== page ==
When I landed in Vietnam, on a two-month solo trip through Southeast Asia, I felt strangely as though Bourdain was with me. It was his favorite country. I was reporting a story for the Guardian about the hidden economics of Ho Chi Minh City’s street food when I wound up in the home of the proprietors of a popular lunch stall, with my fixer and photographer. My stomach was ravaged from something I’d eaten the day before, but when my hostess graciously offered me a shrimp fritter and fried chicken at 9:30 in the morning, I accepted it gladly and forced it down (along with some Tums). I know Bourdain would’ve done the same.

A few months ago, I got an email from an editor at Explore Parts Unknown, the website which served as a partner to his CNN show. They wanted to include a story I’d written in 2014 from Soweto, South Africa, about a subculture of precocious fashion-obsessed teenagers called izikhothane. I’d fought hard for that story during the writing process. The US editors who had commissioned it wanted me to highlight the stark poverty of its subjects. But what had struck me during my reporting was their outsized humanity.

I pulled the story from the original magazine that commissioned it, and scrambled to get it published elsewhere. It was a huge risk financially and professionally, but I knew that to travel all that way, do all that work, and not honor the spirit of the people who had let me into their lives was to miss the whole point. That was not the thing. As a writer, the fact that it was good enough to be part of Parts Unknown is one of my proudest moments to date.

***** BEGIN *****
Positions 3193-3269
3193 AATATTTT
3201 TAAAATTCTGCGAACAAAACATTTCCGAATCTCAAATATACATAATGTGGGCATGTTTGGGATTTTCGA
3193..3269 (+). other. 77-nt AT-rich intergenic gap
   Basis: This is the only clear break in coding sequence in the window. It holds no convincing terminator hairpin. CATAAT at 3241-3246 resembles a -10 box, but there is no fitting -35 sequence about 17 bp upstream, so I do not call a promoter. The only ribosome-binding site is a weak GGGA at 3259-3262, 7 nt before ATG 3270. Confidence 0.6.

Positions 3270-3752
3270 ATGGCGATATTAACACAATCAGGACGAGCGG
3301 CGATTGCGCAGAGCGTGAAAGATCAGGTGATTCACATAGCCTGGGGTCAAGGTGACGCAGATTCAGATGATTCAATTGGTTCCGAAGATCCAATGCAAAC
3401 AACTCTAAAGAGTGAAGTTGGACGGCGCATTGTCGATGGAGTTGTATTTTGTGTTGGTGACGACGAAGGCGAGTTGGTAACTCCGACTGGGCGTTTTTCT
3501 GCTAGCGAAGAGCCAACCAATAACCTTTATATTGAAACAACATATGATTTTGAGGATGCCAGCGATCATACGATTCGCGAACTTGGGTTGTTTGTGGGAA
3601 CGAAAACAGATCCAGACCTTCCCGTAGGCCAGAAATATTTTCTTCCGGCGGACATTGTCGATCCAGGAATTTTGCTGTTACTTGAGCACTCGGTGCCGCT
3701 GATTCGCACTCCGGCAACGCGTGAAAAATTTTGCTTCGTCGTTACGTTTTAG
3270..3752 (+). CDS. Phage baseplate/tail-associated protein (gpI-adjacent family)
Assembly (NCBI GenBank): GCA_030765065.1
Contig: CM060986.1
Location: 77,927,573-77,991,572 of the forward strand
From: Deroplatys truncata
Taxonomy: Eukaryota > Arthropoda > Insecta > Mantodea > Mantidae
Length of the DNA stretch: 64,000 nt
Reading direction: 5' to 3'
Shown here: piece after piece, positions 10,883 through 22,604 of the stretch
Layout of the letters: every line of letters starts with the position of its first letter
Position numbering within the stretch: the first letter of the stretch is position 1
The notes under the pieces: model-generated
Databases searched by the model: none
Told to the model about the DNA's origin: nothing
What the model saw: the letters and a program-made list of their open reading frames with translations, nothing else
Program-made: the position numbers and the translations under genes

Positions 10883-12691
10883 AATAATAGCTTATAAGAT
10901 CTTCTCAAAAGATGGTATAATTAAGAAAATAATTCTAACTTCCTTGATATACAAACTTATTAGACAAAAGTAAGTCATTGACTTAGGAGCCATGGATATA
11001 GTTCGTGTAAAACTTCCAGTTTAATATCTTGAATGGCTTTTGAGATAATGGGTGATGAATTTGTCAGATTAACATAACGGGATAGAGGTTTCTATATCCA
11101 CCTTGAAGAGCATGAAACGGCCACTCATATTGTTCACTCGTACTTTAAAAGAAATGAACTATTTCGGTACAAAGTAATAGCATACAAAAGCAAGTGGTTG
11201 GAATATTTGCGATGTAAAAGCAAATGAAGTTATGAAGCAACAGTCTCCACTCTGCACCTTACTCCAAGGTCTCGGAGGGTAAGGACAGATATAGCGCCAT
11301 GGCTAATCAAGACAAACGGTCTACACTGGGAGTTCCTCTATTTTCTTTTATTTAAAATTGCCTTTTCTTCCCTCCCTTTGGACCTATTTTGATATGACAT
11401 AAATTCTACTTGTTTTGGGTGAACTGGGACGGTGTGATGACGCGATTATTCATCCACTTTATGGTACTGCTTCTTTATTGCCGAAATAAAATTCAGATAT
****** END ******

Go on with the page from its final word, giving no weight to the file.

There’s a moment on every trip I love. It’s the end of the first day, still jetlagged and with that weird clammy film all over your body from traveling. That’s when I find a bar with outdoor seating, ask for whatever the cheap, local lager is (they always taste the same, no matter where you are), and sit down to watch the evening hum by. From now on, I will drink a silent toast to Anthony Bourdain each and every time.

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